A man who lost his savings in an ill-fated attempt to buy a holiday home in Cyprus which never progressed beyond a shell must now also pay tax on interest earned on the contents of a foreign bank account of which he never received a penny. Whilst sympathising with the taxpayer and his financial predicament, the first-tier tribunal dismissed arguments that the interest did not amount to taxable income.
The taxpayer had, with his wife, contracted to buy the property ‘off-plan’, paying a substantial deposit and borrowing the balance of the purchase price which was placed in an escrow account in Cyprus. Most of the money was paid to the developer who became insolvent after mortgaging the building plot to secure its own borrowing.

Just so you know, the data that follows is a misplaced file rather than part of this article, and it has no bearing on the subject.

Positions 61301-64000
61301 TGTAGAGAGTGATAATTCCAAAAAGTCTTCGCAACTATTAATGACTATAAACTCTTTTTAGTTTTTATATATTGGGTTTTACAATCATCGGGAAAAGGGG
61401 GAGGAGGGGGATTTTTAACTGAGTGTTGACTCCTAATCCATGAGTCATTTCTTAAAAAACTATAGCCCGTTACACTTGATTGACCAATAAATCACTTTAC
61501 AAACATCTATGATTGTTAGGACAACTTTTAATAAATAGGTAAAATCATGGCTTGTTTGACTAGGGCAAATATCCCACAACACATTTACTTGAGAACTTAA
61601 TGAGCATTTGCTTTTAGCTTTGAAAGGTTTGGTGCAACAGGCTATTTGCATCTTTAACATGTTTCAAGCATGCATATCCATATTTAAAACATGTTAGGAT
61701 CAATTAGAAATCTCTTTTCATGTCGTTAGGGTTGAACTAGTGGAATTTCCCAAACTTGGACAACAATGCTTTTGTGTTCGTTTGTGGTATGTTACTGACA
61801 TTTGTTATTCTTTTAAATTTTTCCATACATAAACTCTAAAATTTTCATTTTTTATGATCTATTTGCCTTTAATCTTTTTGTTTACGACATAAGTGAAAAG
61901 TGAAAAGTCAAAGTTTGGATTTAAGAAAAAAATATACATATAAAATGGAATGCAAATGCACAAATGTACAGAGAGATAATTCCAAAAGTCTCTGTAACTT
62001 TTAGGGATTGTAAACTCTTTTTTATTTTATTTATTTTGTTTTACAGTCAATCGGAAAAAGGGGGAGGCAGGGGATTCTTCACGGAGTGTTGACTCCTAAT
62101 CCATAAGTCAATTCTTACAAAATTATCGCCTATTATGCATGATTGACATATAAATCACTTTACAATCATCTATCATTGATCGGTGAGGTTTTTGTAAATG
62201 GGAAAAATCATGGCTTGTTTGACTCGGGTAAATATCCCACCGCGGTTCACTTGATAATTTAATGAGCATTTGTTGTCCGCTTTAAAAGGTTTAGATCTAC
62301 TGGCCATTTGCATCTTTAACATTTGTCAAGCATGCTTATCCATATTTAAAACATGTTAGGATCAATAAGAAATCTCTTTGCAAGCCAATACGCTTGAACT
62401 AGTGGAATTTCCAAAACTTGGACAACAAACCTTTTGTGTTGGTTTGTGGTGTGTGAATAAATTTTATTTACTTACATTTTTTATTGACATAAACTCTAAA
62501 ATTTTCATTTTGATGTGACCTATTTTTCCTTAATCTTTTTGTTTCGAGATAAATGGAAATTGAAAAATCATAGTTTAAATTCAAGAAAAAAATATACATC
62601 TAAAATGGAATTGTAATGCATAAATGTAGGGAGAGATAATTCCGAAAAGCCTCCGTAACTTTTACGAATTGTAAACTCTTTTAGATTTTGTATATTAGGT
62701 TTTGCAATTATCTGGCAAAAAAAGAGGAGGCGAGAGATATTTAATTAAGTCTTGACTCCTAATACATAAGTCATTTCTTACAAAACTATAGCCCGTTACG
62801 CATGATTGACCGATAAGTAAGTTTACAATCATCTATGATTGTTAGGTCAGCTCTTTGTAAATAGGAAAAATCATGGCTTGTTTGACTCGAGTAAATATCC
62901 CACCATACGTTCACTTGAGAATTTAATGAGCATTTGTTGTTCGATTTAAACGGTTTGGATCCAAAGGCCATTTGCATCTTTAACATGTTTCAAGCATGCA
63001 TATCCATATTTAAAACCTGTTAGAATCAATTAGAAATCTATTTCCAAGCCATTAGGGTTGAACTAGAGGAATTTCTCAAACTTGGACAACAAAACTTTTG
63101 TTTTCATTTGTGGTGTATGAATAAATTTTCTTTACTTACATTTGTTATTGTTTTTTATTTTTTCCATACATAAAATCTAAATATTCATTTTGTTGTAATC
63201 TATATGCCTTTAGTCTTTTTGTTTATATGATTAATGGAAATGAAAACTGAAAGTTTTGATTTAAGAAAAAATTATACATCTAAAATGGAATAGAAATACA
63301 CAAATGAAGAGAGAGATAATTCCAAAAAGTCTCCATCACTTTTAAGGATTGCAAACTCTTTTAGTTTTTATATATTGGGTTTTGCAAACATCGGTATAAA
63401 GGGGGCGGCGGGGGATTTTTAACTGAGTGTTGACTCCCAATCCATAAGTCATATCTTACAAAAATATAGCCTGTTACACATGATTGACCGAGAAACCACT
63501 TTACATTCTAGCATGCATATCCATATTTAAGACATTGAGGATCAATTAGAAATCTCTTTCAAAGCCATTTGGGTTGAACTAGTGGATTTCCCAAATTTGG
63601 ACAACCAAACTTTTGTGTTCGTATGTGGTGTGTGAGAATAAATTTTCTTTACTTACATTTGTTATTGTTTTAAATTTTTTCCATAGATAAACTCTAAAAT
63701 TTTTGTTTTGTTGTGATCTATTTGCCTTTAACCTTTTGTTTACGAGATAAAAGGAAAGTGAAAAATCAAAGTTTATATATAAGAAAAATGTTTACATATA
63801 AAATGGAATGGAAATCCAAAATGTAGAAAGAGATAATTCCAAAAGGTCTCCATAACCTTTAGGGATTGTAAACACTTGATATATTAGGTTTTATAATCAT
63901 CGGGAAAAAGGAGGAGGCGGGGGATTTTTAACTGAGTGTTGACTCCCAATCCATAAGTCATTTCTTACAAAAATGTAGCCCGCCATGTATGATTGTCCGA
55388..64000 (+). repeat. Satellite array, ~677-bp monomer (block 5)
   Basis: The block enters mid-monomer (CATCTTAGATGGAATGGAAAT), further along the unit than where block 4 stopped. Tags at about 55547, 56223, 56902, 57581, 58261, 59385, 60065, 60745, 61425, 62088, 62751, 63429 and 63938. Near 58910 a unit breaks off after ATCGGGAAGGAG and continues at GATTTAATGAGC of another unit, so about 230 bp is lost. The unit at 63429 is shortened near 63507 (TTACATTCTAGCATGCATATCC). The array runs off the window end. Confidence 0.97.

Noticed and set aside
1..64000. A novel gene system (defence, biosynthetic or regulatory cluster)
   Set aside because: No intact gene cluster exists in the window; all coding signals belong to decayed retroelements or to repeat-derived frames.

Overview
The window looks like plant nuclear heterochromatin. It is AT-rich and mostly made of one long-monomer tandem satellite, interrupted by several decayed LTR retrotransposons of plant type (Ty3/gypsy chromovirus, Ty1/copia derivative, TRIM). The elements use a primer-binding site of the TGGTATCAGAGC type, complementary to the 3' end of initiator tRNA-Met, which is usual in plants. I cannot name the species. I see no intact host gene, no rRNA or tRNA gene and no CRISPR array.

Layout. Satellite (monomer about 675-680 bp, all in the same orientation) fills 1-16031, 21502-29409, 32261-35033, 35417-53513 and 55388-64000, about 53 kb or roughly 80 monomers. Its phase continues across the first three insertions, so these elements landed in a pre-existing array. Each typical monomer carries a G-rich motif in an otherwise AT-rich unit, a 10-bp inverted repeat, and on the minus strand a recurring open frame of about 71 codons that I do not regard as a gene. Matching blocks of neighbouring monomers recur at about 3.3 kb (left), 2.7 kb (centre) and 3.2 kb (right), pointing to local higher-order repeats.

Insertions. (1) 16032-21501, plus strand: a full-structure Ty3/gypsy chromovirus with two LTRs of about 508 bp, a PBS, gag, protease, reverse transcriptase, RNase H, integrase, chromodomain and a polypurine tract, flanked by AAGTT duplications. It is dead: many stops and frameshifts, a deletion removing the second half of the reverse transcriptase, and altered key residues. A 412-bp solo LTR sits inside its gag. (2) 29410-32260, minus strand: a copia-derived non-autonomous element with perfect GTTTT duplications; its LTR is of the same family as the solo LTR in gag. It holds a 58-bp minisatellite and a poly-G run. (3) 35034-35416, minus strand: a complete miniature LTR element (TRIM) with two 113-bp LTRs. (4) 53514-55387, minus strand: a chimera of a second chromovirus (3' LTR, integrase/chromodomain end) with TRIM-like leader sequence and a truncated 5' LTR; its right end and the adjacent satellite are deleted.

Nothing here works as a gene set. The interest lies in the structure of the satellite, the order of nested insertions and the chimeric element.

Acknowledging that his grasp of the financial details was not complete, the taxpayer refused to keep up payments on the loan agreement once the true state of affairs became apparent. The bank in Cyprus treated that as a default and exercised its charge over the remaining contents of the escrow account. Her Majesty’s Revenue and Customs (HMRC) assessed the taxpayer and his wife for tax on the interest that had been earned on the money in the escrow account over a two-year period.
On appeal to the tribunal, the taxpayer argued, inter alia, that he had never derived any benefit from the funds in the escrow account and thus could not be held liable for tax on interest earned on those sums. However, rejecting his pleas, the tribunal accepted HMRC’s arguments that the escrow account was in the joint names of himself and his wife; they had been the joint legal owners of its contents and that regularly credited interest had been ‘available to be spent’ by them.